“I hope so,” Lucia sighed, tightening her grip on the parchment in her hands. She tried her hardest to release the negativity now gripping her with an iron hold. She exhaled. “I’m so nervous.” She let her face fall into her fingers. “I really do hope this song is enough.”
Ara smiled. “You’ll do fine. I’m so proud of your preparation. Determination suits you. Don’t worry, my dear. If you’d like, we can wait till the very end of the night for you to sing your song, just to give you more time to relax and practice.”
At this moment, Lucia couldn’t resist the urge to speak. She stammered, overtaken by a peculiar impulse. “No, let’s do it now.” She could hardly believe what she was saying, but it came as a reflex, a deep-rooted defense mechanism triggered by the anguish inside. What better way to confront this feeling than as she did in her everyday life? If there was anything that could comfort her, especially from this pain she felt but didn’t understand, it would be her song—her prayer to the light.
Her mother, white with shock, released a cry of joy, almost squealing, “Lucia, are you sure? I told you to take your time.”
Lucia shook her head. Though she doubted herself now more than ever, she didn’t wish to spoil her mother’s excitement, and thought it would only be right to stand by her decision, even though it seemed almost as if she hadn’t made it herself. “No, Mother. I’m ready.”
Ara bowed her head, pleased by her daughter’s wishes. “Lieutenant,” she called, “once I make her formal introduction, could you please escort Lucia to the center of the ballroom?” Her eyes sparkled as she spoke. “The high maiden would like to make her address.”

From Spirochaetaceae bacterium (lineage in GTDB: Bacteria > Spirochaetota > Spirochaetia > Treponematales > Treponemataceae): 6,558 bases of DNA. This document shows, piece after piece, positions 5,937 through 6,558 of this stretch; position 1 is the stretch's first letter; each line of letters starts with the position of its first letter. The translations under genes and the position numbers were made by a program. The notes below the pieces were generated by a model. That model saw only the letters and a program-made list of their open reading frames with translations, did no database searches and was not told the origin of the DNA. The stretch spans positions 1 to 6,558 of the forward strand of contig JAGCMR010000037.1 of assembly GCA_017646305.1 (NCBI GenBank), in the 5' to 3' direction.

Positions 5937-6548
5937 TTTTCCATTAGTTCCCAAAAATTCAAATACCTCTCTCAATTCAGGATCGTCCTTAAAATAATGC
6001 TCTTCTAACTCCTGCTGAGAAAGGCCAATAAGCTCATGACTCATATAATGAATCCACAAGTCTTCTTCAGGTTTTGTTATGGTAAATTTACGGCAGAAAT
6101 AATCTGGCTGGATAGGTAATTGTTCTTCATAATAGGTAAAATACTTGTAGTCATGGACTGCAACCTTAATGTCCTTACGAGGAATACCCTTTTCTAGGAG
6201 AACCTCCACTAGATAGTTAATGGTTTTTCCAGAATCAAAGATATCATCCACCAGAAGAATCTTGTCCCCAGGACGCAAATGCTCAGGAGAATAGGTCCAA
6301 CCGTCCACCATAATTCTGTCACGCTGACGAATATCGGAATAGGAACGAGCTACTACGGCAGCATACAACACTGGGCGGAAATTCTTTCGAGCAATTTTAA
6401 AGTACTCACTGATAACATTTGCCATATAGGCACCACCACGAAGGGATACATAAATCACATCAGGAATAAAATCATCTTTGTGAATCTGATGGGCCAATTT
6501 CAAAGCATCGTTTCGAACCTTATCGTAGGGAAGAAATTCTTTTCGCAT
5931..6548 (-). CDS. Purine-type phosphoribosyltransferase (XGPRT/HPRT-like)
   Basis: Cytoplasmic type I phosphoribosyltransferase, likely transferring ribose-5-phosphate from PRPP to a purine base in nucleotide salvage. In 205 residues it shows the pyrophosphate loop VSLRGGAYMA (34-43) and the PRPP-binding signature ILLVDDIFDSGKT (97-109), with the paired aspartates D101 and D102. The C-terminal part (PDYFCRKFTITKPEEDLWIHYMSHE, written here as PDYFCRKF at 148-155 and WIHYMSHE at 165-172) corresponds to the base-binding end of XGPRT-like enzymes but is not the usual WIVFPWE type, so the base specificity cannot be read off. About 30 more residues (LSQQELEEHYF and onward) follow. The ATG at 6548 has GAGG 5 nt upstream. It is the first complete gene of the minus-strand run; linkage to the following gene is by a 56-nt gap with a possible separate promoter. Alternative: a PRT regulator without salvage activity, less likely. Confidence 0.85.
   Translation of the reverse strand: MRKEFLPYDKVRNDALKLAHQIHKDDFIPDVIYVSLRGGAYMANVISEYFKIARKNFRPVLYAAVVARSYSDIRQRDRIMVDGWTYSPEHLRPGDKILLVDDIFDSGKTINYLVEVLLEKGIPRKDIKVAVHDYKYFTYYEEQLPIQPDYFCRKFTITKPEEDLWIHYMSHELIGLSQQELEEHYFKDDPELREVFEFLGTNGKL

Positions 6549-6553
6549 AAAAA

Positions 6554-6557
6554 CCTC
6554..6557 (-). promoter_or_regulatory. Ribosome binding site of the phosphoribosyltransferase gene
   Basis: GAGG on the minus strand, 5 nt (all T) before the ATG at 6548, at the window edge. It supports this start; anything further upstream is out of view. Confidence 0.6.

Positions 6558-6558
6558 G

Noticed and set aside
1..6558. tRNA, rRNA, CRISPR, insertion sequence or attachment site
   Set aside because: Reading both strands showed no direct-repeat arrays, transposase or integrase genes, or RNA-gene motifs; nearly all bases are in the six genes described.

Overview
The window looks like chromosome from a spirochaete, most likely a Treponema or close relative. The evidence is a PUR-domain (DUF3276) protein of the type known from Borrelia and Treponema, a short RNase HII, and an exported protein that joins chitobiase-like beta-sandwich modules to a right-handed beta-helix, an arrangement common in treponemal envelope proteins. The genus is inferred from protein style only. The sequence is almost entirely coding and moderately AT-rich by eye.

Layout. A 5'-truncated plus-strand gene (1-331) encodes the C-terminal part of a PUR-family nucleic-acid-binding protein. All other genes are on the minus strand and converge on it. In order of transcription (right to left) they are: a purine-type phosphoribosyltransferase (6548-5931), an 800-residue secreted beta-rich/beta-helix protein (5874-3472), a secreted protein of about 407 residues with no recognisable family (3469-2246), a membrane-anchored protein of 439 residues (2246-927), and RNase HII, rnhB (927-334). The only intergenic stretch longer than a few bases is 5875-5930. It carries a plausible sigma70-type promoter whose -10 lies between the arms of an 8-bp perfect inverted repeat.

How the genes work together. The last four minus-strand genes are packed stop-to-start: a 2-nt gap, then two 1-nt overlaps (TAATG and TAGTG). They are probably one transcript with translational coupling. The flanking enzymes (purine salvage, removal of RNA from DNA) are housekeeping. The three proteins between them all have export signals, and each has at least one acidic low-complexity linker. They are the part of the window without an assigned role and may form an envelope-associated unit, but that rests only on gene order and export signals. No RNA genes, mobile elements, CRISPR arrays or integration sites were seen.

“Of course, milady.”
Ara made her way across the ballroom. Each step was as slow as the pace of Lucia’s beating heart. It was an eternity before the lady stood at its center, beneath the orchestra and rising platforms. She raised a hand, calling the attention of her guests. The music faded and the chatter fell flat as the eyes of the crowd were directed toward her. Leo and Bono, too, peered from afar, Leo’s stomach turning as his eyes wandered over to Lucia, whose fingers quivered against the scroll in her hands.
“My friends,” Ara said, her voice echoing about the chamber. The people listened attentively, eager to catch every word the lady had to say. She took a deep breath and continued. “Thank you for joining me here on this day: our twentieth anniversary of peace. Not long ago, our great nation was ravaged by a war unlike any Terestria had ever seen, one brought on by an unwarranted rivalry. However, justice prevailed—our nobility obliged by a duty to its people. The foundations of this peace, brought upon the calling of the land, were set to bring an end to the bloodshed that plagued not only one nation’s people with suffering, but two. Man is not intended to bring about the end of its own, for the light did not create life so that it could destroy itself.